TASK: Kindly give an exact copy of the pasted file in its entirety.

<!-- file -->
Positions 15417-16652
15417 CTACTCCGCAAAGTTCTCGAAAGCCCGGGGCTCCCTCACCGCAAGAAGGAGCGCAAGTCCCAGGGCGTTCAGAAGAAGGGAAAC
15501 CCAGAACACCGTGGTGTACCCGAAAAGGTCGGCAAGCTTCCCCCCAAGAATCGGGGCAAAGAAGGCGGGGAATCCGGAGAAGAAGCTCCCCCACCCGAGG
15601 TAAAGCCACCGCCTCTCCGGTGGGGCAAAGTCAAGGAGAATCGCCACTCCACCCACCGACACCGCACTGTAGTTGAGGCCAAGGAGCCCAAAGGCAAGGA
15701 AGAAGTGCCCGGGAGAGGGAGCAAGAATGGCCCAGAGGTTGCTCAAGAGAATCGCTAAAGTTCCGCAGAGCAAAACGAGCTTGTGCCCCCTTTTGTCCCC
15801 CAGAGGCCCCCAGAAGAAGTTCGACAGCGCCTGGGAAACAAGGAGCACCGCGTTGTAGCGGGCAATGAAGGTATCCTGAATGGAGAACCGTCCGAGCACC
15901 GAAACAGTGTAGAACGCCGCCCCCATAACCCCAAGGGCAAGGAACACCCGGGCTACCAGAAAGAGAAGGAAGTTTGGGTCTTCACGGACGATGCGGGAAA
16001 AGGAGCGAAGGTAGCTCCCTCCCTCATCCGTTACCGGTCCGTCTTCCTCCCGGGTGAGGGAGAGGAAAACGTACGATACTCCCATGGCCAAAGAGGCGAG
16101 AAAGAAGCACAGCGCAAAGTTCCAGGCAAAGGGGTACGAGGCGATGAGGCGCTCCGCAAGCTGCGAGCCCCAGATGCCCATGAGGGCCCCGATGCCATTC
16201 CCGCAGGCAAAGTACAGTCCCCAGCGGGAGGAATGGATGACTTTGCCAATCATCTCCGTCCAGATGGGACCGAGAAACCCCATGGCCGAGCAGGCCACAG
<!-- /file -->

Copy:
Positions 15417-16652
15417 CTACTCCGCAAAGTTCTCGAAAGCCCGGGGCTCCCTCACCGCAAGAAGGAGCGCAAGTCCCAGGGCGTTCAGAAGAAGGGAAAC
15501 CCAGAACACCGTGGTGTACCCGAAAAGGTCGGCAAGCTTCCCCCCAAGAATCGGGGCAAAGAAGGCGGGGAATCCGGAGAAGAAGCTCCCCCACCCGAGG
15601 TAAAGCCACCGCCTCTCCGGTGGGGCAAAGTCAAGGAGAATCGCCACTCCACCCACCGACACCGCACTGTAGTTGAGGCCAAGGAGCCCAAAGGCAAGGA
15701 AGAAGTGCCCGGGAGAGGGAGCAAGAATGGCCCAGAGGTTGCTCAAGAGAATCGCTAAAGTTCCGCAGAGCAAAACGAGCTTGTGCCCCCTTTTGTCCCC
15801 CAGAGGCCCCCAGAAGAAGTTCGACAGCGCCTGGGAAACAAGGAGCACCGCGTTGTAGCGGGCAATGAAGGTATCCTGAATGGAGAACCGTCCGAGCACC
15901 GAAACAGTGTAGAACGCCGCCCCCATAACCCCAAGGGCAAGGAACACCCGGGCTACCAGAAAGAGAAGGAAGTTTGGGTCTTCACGGACGATGCGGGAAA
16001 AGGAGCGAAGGTAGCTCCCTCCCTCATCCGTTACCGGTCCGTCTTCCTCCCGGGTGAGGGAGAGGAAAACGTACGATACTCCCATGGCCAAAGAGGCGAG
16101 AAAGAAGCACAGCGCAAAGTTCCAGGCAAAGGGGTACGAGGCGATGAGGCGCTCCGCAAGCTGCGAGCCCCAGATGCCCATGAGGGCCCCGATGCCATTC
16201 CCGCAGGCAAAGTACAGTCCCCAGCGGGAGGAATGGATGACTTTGCCAATCATCTCCGTCCAGATGGGACCGAGAAACCCCATGGCCGAGCAGGCCACAG